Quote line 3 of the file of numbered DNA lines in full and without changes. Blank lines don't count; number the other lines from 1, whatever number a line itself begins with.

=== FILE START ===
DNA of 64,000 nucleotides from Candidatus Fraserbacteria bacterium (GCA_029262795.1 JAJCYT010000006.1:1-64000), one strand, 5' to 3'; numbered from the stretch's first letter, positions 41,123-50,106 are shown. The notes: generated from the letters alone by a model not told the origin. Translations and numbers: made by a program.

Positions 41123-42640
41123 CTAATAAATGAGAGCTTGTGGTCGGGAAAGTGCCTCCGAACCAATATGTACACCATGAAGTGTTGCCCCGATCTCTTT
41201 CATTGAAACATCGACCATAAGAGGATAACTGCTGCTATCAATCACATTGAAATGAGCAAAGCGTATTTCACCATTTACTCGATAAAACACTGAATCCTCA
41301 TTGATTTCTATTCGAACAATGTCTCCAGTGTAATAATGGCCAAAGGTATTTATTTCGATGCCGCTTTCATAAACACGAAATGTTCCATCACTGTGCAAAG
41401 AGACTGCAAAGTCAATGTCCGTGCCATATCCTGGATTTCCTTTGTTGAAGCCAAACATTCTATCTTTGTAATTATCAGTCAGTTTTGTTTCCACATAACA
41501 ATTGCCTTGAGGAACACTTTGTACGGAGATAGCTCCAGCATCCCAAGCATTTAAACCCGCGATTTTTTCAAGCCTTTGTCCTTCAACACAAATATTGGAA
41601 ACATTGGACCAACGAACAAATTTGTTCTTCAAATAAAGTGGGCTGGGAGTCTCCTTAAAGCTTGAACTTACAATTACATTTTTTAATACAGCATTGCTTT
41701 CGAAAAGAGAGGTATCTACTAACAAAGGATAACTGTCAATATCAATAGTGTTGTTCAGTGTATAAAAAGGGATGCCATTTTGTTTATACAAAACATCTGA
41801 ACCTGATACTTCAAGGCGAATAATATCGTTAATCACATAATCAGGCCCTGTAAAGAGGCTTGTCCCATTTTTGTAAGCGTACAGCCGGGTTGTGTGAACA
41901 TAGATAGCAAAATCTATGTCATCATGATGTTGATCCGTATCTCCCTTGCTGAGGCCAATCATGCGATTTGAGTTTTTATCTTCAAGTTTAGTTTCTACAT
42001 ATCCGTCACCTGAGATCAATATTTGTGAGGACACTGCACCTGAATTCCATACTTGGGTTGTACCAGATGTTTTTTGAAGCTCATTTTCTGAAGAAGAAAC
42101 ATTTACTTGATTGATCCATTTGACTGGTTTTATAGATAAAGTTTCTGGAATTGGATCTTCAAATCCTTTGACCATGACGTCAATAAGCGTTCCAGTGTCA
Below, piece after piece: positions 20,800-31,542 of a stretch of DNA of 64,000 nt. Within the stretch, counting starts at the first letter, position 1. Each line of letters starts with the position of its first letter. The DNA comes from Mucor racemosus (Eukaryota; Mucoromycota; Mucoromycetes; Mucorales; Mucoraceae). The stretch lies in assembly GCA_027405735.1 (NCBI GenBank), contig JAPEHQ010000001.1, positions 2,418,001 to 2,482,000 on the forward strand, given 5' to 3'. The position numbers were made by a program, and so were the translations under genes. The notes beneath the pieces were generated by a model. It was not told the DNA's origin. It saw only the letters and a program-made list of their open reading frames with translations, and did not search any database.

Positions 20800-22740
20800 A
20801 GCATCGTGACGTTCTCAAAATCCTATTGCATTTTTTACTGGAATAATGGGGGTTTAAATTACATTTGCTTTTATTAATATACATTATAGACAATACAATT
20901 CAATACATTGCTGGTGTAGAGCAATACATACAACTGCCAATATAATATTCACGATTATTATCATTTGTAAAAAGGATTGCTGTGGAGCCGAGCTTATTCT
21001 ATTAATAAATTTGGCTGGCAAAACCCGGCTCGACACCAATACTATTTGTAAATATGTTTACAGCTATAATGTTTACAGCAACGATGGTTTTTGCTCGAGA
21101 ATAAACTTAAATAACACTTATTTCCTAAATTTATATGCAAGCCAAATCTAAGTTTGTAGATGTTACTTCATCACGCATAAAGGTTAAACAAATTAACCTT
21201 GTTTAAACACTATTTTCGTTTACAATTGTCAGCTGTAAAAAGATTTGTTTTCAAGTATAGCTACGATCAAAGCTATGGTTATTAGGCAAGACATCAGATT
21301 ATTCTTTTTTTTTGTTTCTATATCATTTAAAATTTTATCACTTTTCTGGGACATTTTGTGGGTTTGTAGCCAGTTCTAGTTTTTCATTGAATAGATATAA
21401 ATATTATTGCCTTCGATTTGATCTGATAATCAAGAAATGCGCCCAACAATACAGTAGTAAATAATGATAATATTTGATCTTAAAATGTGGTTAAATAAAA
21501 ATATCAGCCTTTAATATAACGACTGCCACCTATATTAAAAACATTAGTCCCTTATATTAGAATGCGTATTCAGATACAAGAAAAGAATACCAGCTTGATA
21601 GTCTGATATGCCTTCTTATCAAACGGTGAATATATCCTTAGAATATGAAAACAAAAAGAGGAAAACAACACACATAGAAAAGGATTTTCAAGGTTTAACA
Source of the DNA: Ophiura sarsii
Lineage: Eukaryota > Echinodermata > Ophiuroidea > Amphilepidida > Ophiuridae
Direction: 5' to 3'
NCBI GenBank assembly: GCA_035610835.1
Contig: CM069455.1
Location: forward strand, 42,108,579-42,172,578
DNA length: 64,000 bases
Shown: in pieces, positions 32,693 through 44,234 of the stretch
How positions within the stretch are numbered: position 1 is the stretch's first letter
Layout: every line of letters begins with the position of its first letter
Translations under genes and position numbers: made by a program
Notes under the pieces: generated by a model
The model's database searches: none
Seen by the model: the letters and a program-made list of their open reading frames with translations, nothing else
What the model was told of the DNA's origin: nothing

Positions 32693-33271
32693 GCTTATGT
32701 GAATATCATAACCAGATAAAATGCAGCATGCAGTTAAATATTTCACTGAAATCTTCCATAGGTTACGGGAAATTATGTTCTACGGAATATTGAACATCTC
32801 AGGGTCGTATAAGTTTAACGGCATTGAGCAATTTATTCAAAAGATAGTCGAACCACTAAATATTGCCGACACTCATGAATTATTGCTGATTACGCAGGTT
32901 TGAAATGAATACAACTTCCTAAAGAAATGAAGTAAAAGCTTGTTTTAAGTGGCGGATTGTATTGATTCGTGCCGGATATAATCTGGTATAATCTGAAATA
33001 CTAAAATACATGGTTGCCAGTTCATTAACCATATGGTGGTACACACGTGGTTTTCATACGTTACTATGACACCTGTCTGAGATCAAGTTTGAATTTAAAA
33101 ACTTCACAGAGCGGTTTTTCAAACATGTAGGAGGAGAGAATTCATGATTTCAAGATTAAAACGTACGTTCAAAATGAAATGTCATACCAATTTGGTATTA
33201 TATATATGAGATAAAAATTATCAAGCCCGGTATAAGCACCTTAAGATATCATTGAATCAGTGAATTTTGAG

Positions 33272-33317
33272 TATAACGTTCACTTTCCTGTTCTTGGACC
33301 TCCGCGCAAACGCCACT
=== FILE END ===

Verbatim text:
41123 CTAATAAATGAGAGCTTGTGGTCGGGAAAGTGCCTCCGAACCAATATGTACACCATGAAGTGTTGCCCCGATCTCTTT